After a quick breakfast at the hotel in Tam Dao, the team prepares to leave for Hanoi. I have left my butterfly net and several books for the next group. Heading down the mountain, we pass small villages, rice paddies, and roadside markets.

Once in Hanoi, the group visits the Museum of Ethnography to get a better understanding of traditional Vietnamese life and the country's different minority groups. After a wonderful lunch and some shopping in Hanoi's old district, we meet one last time for dinner and a traditional Vietnamese water puppet show.

Tuesday, July 22, 2003

Finished with our five days of research, the group heads down from Tam Dao after a rainy and windy night to see the Vietnamese countryside. In the morning, we go to a temple that has its origins over 2,000 years ago. Stopping for a lunch of snails, goat meat, and tofu, we avoid a brief rainstorm and then attend a large local market that sells everything from fruit to shoes and toys. As we are returning from our trip, we stop at the park headquarters to view the park's taxidermy displays and enjoy some green tea.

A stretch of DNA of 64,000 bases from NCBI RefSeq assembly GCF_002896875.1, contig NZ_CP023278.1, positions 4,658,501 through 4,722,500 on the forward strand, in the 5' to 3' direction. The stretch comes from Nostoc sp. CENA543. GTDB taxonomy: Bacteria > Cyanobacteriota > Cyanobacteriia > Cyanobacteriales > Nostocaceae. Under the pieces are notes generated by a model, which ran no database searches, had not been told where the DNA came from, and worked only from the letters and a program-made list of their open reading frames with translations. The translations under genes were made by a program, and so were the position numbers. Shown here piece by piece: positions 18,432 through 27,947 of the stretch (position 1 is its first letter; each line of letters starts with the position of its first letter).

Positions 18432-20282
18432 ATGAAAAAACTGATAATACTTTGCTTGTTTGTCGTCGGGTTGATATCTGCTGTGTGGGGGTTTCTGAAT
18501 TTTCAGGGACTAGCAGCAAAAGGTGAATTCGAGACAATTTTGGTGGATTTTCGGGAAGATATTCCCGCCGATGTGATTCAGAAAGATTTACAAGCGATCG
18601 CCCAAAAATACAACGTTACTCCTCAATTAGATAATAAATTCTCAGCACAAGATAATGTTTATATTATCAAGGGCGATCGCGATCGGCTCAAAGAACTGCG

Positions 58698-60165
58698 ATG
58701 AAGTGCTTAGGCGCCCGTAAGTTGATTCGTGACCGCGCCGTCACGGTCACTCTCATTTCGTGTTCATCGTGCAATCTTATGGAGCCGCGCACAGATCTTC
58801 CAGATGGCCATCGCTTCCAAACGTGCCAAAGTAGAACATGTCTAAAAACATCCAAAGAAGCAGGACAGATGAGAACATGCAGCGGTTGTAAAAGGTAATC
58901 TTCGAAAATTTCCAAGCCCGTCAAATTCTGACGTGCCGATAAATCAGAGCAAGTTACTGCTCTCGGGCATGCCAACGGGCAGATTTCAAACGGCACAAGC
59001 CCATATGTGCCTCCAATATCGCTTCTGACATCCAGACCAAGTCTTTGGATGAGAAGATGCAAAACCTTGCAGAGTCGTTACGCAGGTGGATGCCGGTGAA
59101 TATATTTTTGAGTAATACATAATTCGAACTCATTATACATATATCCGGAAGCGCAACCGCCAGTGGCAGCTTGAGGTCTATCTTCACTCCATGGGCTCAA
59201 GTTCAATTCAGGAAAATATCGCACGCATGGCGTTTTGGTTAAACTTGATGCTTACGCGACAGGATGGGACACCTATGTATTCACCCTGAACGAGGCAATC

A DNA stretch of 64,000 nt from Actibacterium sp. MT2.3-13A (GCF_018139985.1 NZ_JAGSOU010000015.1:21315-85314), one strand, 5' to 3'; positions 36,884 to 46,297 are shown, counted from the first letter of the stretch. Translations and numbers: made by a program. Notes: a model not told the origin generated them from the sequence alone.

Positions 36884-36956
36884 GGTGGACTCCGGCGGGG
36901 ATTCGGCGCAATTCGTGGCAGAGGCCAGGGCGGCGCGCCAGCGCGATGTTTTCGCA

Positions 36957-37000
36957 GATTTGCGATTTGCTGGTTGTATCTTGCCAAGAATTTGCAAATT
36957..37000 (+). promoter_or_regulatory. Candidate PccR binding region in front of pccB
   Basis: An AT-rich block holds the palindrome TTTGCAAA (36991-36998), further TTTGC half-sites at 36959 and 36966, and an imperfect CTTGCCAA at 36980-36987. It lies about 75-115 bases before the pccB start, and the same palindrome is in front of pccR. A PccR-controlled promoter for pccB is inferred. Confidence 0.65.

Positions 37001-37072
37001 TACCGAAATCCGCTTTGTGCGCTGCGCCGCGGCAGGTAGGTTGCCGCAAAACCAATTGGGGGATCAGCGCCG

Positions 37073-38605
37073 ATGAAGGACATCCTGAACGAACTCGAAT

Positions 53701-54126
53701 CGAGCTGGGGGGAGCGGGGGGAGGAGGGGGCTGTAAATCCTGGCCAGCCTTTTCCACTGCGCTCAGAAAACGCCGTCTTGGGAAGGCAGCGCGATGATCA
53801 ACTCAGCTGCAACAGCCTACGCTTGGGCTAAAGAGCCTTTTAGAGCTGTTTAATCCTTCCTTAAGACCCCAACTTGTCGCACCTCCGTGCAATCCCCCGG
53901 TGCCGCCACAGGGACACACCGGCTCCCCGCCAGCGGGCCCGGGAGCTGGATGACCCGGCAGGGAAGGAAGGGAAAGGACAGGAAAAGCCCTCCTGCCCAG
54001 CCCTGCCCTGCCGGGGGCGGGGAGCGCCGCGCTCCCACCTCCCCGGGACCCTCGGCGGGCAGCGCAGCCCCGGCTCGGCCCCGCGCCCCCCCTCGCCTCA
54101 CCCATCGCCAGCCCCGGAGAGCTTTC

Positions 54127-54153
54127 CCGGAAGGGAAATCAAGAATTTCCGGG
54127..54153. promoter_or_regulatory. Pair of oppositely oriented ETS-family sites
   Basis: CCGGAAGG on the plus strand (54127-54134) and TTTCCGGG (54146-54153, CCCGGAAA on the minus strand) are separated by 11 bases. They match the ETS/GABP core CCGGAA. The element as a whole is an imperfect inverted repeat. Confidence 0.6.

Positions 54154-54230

Apparently there is a typhoon in just off shore, which means that there is a lot of rain and wind this evening.

Monday, July 21, 2003

The storm has blown through, and the weather is good for our last day of research. Along the road, we see a number of large and small butterflies. After we return, our group helps Lien with a scientific paper that he will submit based on his research at Tam Dao. In the afternoon while on the road, we observe more butterflies than we have previously. At one tree, there are a number of butterflies, and we find three groups that are mating.